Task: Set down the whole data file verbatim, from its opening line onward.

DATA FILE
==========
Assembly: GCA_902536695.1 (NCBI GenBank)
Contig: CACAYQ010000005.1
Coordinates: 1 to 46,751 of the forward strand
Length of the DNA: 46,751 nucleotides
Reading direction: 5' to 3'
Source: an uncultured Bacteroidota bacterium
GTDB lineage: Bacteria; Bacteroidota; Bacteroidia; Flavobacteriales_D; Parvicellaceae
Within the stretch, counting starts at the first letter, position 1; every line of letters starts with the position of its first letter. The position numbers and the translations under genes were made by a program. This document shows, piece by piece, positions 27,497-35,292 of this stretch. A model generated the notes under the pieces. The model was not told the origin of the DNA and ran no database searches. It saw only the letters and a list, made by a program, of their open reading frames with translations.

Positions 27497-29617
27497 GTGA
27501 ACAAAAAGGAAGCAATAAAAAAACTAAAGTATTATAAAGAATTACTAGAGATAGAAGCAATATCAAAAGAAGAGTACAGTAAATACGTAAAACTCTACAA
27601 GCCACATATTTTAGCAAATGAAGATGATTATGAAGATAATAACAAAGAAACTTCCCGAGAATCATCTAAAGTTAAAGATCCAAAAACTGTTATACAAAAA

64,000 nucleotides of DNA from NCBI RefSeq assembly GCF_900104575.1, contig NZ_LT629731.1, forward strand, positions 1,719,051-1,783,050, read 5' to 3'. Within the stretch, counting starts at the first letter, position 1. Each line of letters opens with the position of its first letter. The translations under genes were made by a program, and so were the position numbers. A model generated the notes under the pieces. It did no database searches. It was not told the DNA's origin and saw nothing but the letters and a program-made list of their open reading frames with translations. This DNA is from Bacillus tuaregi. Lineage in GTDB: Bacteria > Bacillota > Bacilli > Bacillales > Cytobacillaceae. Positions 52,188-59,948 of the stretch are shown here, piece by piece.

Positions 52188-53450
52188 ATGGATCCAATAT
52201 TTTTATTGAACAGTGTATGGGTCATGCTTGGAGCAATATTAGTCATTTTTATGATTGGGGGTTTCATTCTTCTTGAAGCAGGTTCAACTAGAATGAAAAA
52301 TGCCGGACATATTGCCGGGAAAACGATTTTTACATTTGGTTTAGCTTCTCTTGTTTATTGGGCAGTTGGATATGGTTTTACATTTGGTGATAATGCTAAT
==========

Assembly: GCA_902536695.1 (NCBI GenBank)
Contig: CACAYQ010000005.1
Coordinates: 1 to 46,751 of the forward strand
Length of the DNA: 46,751 nucleotides
Reading direction: 5' to 3'
Source: an uncultured Bacteroidota bacterium
GTDB lineage: Bacteria; Bacteroidota; Bacteroidia; Flavobacteriales_D; Parvicellaceae
Within the stretch, counting starts at the first letter, position 1; every line of letters starts with the position of its first letter. The position numbers and the translations under genes were made by a program. This document shows, piece by piece, positions 27,497-35,292 of this stretch. A model generated the notes under the pieces. The model was not told the origin of the DNA and ran no database searches. It saw only the letters and a list, made by a program, of their open reading frames with translations.

Positions 27497-29617
27497 GTGA
27501 ACAAAAAGGAAGCAATAAAAAAACTAAAGTATTATAAAGAATTACTAGAGATAGAAGCAATATCAAAAGAAGAGTACAGTAAATACGTAAAACTCTACAA
27601 GCCACATATTTTAGCAAATGAAGATGATTATGAAGATAATAACAAAGAAACTTCCCGAGAATCATCTAAAGTTAAAGATCCAAAAACTGTTATACAAAAA

64,000 nucleotides of DNA from NCBI RefSeq assembly GCF_900104575.1, contig NZ_LT629731.1, forward strand, positions 1,719,051-1,783,050, read 5' to 3'. Within the stretch, counting starts at the first letter, position 1. Each line of letters opens with the position of its first letter. The translations under genes were made by a program, and so were the position numbers. A model generated the notes under the pieces. It did no database searches. It was not told the DNA's origin and saw nothing but the letters and a program-made list of their open reading frames with translations. This DNA is from Bacillus tuaregi. Lineage in GTDB: Bacteria > Bacillota > Bacilli > Bacillales > Cytobacillaceae. Positions 52,188-59,948 of the stretch are shown here, piece by piece.

Positions 52188-53450
52188 ATGGATCCAATAT
52201 TTTTATTGAACAGTGTATGGGTCATGCTTGGAGCAATATTAGTCATTTTTATGATTGGGGGTTTCATTCTTCTTGAAGCAGGTTCAACTAGAATGAAAAA
52301 TGCCGGACATATTGCCGGGAAAACGATTTTTACATTTGGTTTAGCTTCTCTTGTTTATTGGGCAGTTGGATATGGTTTTACATTTGGTGATAATGCTAAT